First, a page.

Georgia: 8,000 Years of Winemaking

A whole week of wine and food tasting, a resurrection for my body and my spirit. Here are the story and my best recommendations.

I wasn’t sure at all about how long time I would spend in Georgia, and what exactly I would do. There’s a lot to discover: beautiful mountain villages, rich culture and history, magnificent treks on the Caucasus mountains… but then, a couple of days after my arrival I received an unmistakable sign from the sky. It started to rain.

A view of Sighnaghi village, a magnificent place to start discovering wine in Georgia, especially if, like me, you are coming from Azerbaijan

Let’s be honest, it isn’t fun to go trekking with a permanent rain threatening sky, and the lack of colours makes photography a boring exercise. So I did the only thing that I could do, the only thing that any sane man who has been travelling for months through Russia and Central Asia would have done: I focused on wine and food!

I literally spent a whole week going around wineries, wine bars and restaurants. Georgia resurrected my body and my spirit with its gastronomy and wine culture.

The underground cellar of Shumi Winery Kakheti, definitely a must go for their great wine and for the wine museum

It shouldn’t come as a surprise considering Georgia has 8,000 years of winemaking history to rely upon. Yes, wine comes from Georgia. From here it spread to ancient Egypt and Greece, and from there to Italy and France, and then to the rest of the world. I mean, everyone here owns a vineyard and makes wine. Everywhere I went, my hosts offered me some of their homemade tasty nectar.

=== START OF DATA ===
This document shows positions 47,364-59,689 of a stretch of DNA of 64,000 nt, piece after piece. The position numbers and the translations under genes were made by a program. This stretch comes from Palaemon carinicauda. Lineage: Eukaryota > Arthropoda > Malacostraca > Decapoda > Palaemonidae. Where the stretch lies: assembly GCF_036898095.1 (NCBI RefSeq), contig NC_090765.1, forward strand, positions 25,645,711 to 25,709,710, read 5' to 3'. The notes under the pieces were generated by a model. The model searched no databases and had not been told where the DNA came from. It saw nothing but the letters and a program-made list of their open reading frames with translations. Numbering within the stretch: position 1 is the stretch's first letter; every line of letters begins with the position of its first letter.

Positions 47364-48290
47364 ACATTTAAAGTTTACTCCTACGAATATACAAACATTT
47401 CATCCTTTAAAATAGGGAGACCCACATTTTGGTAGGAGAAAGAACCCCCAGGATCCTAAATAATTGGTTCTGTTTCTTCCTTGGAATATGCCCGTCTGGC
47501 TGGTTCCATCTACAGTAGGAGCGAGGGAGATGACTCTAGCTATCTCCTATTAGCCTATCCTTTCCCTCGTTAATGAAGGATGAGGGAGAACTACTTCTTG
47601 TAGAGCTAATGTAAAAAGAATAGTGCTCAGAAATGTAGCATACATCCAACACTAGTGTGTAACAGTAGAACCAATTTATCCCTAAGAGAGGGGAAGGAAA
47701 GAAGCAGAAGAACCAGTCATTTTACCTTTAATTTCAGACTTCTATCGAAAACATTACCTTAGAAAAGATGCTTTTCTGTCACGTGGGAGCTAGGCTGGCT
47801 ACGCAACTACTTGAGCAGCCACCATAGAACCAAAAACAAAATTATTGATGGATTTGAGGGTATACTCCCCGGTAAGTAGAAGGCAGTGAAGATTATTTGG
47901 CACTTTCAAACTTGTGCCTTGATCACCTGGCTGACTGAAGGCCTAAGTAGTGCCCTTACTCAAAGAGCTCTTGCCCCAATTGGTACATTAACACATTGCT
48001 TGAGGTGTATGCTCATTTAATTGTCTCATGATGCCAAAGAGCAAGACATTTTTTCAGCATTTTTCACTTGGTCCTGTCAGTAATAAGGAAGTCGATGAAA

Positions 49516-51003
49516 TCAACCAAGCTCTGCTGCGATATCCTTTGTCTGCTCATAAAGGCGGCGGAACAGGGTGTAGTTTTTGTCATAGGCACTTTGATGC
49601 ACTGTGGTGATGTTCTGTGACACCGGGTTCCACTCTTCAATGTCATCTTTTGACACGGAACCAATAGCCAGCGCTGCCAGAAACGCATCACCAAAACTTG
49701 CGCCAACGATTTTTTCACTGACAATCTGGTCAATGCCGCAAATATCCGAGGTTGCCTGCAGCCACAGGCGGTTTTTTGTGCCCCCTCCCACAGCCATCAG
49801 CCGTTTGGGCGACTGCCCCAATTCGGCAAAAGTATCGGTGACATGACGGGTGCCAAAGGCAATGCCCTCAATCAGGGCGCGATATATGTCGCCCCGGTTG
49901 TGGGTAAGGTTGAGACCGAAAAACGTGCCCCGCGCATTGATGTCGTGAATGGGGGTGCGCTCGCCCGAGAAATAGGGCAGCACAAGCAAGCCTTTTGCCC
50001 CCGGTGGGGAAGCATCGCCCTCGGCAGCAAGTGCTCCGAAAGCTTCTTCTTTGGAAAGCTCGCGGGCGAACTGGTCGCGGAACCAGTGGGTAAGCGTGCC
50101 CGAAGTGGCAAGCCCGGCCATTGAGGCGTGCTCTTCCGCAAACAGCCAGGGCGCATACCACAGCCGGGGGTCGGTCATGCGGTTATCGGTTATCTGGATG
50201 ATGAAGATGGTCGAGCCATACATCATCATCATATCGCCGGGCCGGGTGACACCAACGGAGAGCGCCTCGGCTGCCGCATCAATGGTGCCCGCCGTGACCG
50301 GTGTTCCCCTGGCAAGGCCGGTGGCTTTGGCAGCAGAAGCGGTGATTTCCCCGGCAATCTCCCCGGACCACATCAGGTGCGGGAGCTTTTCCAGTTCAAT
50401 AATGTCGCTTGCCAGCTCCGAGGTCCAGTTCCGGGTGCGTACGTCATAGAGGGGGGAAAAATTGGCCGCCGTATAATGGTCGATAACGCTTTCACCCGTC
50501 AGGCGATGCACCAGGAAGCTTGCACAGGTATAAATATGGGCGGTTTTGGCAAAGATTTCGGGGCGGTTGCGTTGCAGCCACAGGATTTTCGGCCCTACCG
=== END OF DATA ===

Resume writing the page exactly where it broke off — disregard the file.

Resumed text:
A 3,000 years old qvevry, the clay made jar used to prepare traditional Georgian wines still today. This one is at Shumi wine museum. Archaeologists have found proof that wine in Georgia was already being made at least 8,000 years ago

Today, European winemaking system is used consistently, but the pride of the country is their traditional qvevry system, by which the fermentation process happens in big egg-shaped clay jars which are put underground and then sealed with glass and covered with sand.

Well, it’s a little more complex than that, but that’s the gist of it. In a wine museum at Shumi Winery Kakheti (a visit here is highly recommended, also to nearby Alexander Chavchavadze villa and museum, and winery), in Tsinandali village, I have seen some qvevry older than 3,000 years.

The entrance of Alexander Chavchavadze villa and museum, an important historical place as well as a wine tasting site, and what wine, for bottles labelled with the same name as the prince.

The result of these traditional techniques is quite different types of wines compared the ones we are used to drinking in Europe, yet with nothing to envy to the best wines in the world.

Again, not surprisingly, as Georgia is the second country in the world for the number of micro-climates where grapes can grow, and there are at least 400 different types of grapes to make wine with. I mean, if you can’t find fantastic wines here, I don’t know where you would.

A view of Tbilisi overnight. The capital of Georgia is an absolute delight for all lovers of wines and gastronomy

Prices are kind of European for good bottles, but it is less expensive to drink good wines at restaurants or wine bars. Wine bars in Tbilisi often offer wine tastings. There are a plethora of such places, the absolute best I tried in terms of quality of their wine tasting menu is Vino Underground. I can also suggest with no fear the nearby restaurant Salobie Bia for traditional Georgian cuisine, although one thing that Tbilisi is not lacking is good restaurants.

Finally, if you are going to Sighnaghi village, and you should, don’t miss out on Pheasant Tear’s restaurants and winery, an absolute must.

That’s 500 words, let’s go!


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